15 J200 - Week © J.T.Johnson 1999-2003___________________________Spring 2004

Online enterprise Dynamic system model

16 J200 - Week © J.T.Johnson 1999-2003___________________________Spring 2004

Example of Media Concentration

The Powerful 20 (c. 2001)

17 J200 - Week © J.T.Johnson 1999-2003___________________________Spring 2004

The Big One: AOL Time Warner

January 10, 2000 America Online and Time Warner announce a merger in a stock swap valued at $350 billion.

October 11, 2000 The European Commission clears the merger but makes Time Warner drop its plans for merger with EMI, the U.K.-based music group.

18 J200 - Week © J.T.Johnson 1999-2003___________________________Spring 2004

The Big One: AOL Time Warner

December 14, 2000 The Federal Trade Commission approves the merger.

January 11, 2001 The Federal Communications Commission approves the merger with conditions to maintain competition on Time Warner's high-speed cable lines. AOL's shares have fallen by 35 percent since the merger was announced from $160 billion to around $105 billion.

When AOL "merged" with Time Warner it was valued at $164 billion -- largest such transaction in history.

Gerald Levin, the chairman and CEO of Time Warner, was so besotted with the "synergies" the combined companies would produce that he sold out Time Warner's incomparable assets to Steve Case, the chairman and CEO of AOL.http://www.redherring.com/columns/2002/friday/lastword071902.html

19 J200 - Week © J.T.Johnson 1999-2003___________________________Spring 2004

The Big One: AOL Time Warner

January 16, 2001 Allan Sloan comments in The Washington Post: "So this isn't a merger. It's a takeover by the incredibly prescient — or incredibly lucky — people at American Online. In return for shares that, absent this deal, would probably be trading at roughly the level of whale droppings, AOL gets to own some of the most valuable media properties on the face of the planet."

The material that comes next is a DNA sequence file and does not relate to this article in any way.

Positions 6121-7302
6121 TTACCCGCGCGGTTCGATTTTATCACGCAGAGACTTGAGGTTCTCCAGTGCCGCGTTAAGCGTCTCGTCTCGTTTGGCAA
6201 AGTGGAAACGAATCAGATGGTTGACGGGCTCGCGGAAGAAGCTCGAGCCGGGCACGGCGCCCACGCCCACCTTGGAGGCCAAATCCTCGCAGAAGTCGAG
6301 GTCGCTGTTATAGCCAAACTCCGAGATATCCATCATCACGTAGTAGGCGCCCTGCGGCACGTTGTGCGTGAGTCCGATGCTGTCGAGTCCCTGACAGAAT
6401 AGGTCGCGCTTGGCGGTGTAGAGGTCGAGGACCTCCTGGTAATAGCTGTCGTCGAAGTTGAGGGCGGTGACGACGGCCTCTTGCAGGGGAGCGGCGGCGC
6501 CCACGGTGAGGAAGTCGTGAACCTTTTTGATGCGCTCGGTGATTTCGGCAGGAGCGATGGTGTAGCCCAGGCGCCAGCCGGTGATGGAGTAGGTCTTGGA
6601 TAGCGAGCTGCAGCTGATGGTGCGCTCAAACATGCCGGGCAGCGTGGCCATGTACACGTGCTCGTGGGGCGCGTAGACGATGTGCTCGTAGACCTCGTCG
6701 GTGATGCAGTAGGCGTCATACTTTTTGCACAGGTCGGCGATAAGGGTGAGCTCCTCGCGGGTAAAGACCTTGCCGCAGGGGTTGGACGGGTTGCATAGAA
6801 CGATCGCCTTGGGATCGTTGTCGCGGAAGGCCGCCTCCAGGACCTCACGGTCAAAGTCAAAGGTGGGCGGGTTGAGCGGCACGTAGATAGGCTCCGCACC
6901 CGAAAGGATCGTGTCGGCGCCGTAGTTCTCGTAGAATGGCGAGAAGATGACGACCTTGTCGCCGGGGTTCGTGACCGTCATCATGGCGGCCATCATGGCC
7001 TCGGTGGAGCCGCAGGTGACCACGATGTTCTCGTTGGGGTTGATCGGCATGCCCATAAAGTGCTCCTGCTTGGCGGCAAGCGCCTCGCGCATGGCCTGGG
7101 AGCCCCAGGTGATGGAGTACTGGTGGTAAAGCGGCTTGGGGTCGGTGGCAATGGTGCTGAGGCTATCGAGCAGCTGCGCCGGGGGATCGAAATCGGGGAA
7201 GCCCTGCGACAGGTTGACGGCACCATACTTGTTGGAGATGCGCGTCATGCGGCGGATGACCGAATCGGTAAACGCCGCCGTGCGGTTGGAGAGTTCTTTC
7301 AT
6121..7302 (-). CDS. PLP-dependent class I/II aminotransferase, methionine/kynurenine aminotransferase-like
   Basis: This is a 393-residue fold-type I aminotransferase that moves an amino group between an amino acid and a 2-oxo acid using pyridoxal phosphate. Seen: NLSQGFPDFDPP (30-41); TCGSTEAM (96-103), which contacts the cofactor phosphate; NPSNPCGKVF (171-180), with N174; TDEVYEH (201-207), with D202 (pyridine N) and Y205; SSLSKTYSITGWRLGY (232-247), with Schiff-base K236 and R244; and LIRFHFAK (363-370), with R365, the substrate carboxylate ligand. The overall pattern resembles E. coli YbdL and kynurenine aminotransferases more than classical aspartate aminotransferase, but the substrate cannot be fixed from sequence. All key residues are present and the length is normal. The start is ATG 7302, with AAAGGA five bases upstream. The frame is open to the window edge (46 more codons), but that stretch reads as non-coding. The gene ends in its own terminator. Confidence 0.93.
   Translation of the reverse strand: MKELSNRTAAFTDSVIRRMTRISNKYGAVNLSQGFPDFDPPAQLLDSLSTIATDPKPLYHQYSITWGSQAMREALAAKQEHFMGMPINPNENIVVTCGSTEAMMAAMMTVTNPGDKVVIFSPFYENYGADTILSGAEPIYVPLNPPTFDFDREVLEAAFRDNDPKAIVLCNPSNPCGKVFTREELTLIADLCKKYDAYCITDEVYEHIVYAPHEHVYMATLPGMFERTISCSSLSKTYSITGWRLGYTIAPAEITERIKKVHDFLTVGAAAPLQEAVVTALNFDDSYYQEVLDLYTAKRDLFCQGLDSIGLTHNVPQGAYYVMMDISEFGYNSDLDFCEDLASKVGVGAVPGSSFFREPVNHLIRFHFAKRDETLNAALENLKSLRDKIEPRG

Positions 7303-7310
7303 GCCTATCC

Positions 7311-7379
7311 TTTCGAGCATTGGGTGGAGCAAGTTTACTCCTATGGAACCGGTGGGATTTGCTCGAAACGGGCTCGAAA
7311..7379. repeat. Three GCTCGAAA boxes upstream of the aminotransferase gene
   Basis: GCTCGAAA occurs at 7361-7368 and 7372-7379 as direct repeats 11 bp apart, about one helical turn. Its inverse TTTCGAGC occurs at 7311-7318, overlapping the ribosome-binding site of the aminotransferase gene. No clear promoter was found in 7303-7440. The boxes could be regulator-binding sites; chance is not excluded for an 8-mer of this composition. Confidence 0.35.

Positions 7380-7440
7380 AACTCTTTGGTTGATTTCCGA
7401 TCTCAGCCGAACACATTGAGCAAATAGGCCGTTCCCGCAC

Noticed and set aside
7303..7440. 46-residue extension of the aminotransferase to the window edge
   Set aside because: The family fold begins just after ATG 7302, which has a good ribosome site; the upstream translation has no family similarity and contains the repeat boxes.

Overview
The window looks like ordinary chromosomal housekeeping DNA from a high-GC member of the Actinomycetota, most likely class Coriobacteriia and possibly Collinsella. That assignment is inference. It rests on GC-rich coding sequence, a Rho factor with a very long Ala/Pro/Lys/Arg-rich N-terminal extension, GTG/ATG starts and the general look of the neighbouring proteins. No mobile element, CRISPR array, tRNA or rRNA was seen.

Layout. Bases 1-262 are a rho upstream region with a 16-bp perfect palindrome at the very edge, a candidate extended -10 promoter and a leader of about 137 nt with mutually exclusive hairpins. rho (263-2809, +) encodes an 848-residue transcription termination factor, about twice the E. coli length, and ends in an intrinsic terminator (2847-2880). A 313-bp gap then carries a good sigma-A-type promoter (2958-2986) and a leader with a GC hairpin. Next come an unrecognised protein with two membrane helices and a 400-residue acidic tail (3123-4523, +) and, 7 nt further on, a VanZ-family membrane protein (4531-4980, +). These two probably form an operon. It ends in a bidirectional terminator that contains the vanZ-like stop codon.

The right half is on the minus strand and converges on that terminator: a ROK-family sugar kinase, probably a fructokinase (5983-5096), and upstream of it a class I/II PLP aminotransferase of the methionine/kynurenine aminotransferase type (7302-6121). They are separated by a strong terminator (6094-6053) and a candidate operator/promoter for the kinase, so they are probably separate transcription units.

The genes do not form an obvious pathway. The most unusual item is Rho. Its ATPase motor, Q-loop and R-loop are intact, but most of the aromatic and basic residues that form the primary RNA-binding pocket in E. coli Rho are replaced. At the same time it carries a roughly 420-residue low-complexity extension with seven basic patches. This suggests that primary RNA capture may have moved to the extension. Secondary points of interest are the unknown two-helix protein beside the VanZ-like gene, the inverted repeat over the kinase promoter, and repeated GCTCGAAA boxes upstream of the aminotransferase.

Chairman, Steve Case; CEO, Gerald Levin Employees: 79,000 Revenues: $31.8 billion

20 J200 - Week © J.T.Johnson 1999-2003___________________________Spring 2004

AOL Time Warner TODAYPosted on Mon, Jan. 13, 2003

AOL Time Warner's Steve Case to resignLISA SINGHANIA -Associated Press

NEW YORK - Blamed by shareholders for AOL Time Warner's sharp fall in fortunes, Steve Case said he will step down as chairman of the conglomerate he helped create - a marriage of old and new media first hailed as revolutionary but now struggling for a future.

Case's departure means the company's leadership will be without any of the key architects of the blockbuster merger of America Online and Time Warner in 2001. The company said Sunday he would step down in May.

-- January 12, 2003

“Since January of 2001 when the merger closed, AOL Time Warner's stock price has gone from about $47.23 to close at $14.88 at the end of trading Friday, a drop of just under 70 percent.”

21 J200 - Week © J.T.Johnson 1999-2003___________________________Spring 2004

AOL Time Warner Not long ago

July 18, 2002

AOL COO Stepping Down By Thor Olavsrud

AOL Time Warner (Quote, Company Info) Thursday confirmed that Chief Operating Officer Robert Pittman, who is also serving as interim chief of the America Online division, will leave the company and that a management shake-up is in the works.

22 J200 - Week © J.T.Johnson 1999-2003___________________________Spring 2004

AOL Time Warner

Sept. 19, 2003

Trapped in a troubled marriage, AOL Time Warner decided yesterday to return to its maiden name, dropping its first three letters.

The company will now be called Time Warner, an attempt to erase a big reminder of the excesses of the Internet era, America Online's acquisition of Time Warner for shares priced at the peak of the boom. [NYTimeshttp://www.nytimes.com/2003/09/19/business/media/19AOL.html ]

23 J200 - Week © J.T.Johnson 1999-2003___________________________Spring 2004

These activities involve resources and power Resources:

The symbolic and material components a system needs to carry out its tasks.

Power: The use of resources by one system in order to gain compliance by another system.